Don’t Play Chicken with the CFIA

The Canadian Food Inspection Agency (CFIA) recently imposed a hefty $160, about it 000 fine on Lilydale Inc. for offences under the Health of Animals Regulations and the Meat Inspection Regulations. According to the posting on their prosecutions bulletin, a CFIA investigation determined that Lilydale had “left chickens in transportation crates, outside in cold weather conditions, which resulted in avoidable distress and/or death”, contrary to paragraph 143(1) (d) of the Health of Animals Regulations and subsection 62(1) of the Meat Inspection Regulations.  In response, the CFIA imposed the $160,000 fine.

Penalties of this size are relatively rare in Canada, but serve to remind us that the CFIA has bite in addition to its bark.  And industry should keep in mind that the CFIA’s bite will substantially change when the Safe Food for Canadians Act (SFCA) comes into full force and effect.

Currently, under the Food and Drugs Act and other Acts soon to be subsumed by the SFCA, the CFIA has the authority to impose fines for offences under the Acts up to a maximum of $250,000 and/or up to two or three years in jail.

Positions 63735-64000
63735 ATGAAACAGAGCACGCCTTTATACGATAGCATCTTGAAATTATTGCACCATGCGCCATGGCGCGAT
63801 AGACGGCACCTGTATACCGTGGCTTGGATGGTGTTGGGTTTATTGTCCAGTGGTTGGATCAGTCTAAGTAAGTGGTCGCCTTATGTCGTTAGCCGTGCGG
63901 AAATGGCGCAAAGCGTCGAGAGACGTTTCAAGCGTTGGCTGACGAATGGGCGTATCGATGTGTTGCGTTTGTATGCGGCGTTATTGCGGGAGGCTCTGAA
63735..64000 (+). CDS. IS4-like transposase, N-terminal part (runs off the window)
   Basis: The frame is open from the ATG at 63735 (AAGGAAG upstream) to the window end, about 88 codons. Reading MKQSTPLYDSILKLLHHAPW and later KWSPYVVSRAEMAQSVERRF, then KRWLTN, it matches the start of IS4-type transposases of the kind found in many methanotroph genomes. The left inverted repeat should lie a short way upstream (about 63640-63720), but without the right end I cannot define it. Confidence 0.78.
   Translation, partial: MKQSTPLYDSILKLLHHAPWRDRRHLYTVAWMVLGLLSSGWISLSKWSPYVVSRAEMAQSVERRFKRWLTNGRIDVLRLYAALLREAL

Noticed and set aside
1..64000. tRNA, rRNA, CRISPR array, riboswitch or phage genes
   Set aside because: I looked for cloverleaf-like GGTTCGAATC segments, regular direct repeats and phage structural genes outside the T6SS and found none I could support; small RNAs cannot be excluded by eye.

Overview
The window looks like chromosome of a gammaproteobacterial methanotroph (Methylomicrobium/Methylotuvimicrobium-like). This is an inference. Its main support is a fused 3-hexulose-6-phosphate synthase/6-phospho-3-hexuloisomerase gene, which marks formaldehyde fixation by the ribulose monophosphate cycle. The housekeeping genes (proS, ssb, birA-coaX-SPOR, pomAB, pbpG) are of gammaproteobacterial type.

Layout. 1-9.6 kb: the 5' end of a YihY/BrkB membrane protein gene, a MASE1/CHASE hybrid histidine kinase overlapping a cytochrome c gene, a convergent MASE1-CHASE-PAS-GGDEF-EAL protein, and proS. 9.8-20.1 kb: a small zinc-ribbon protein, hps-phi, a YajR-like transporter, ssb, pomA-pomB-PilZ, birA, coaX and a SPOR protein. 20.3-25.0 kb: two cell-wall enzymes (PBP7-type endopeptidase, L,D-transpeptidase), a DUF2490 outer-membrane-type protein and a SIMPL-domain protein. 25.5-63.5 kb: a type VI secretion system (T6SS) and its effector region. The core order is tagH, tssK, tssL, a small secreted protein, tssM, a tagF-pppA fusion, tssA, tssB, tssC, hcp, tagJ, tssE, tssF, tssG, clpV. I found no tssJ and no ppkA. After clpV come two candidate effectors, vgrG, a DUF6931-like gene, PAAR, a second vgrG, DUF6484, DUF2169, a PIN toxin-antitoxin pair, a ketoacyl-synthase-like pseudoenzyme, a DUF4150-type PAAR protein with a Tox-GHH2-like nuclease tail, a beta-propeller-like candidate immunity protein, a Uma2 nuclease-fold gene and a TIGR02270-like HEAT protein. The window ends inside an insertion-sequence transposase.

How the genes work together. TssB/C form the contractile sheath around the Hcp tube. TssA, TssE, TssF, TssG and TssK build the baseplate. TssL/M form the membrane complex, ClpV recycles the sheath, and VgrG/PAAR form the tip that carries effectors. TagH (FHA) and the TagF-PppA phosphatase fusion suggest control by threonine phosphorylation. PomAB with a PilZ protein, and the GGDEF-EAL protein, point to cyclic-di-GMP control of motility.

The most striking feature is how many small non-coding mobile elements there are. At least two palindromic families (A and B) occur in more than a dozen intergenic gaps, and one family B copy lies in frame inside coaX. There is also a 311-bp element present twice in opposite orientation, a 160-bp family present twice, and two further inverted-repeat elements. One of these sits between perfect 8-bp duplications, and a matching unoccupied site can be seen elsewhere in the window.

Under the SFCA, however, these maximums will skyrocket.  Possible fines shoot up to $5,000,000!  If ever there was an incentive to get your ducks in a row (note how we’ve used three different animal references in this one short blog post!), the possibility of $5,000,000 in fines (in addition to possible jail time) should be it…

But when, FoodLawyer, when will these new powers under the SFCA come into force?!?  We wish we could tell you, but that would require a crystal ball… The latest from the CFIA is that we are unlikely to see the regulations under the SFCA (which will bring the SFCA into force) until sometime in 2016.  As set out here, the CFIA recently launched a targeted consultation with micro and small businesses on the topic of the SFCA.  More consultation = more waiting.

In the meantime, in addition to the fines imposed, Lilydale is getting more press as it is now in the midst of a recall for listeria contamination. This has also been causing the CFIA grief for its alleged reduction in oversight at meat packing plants. The Agency has denied the claims and hopes to keep consumer confidence high … just as they finally hope to bring the SFCA into action…

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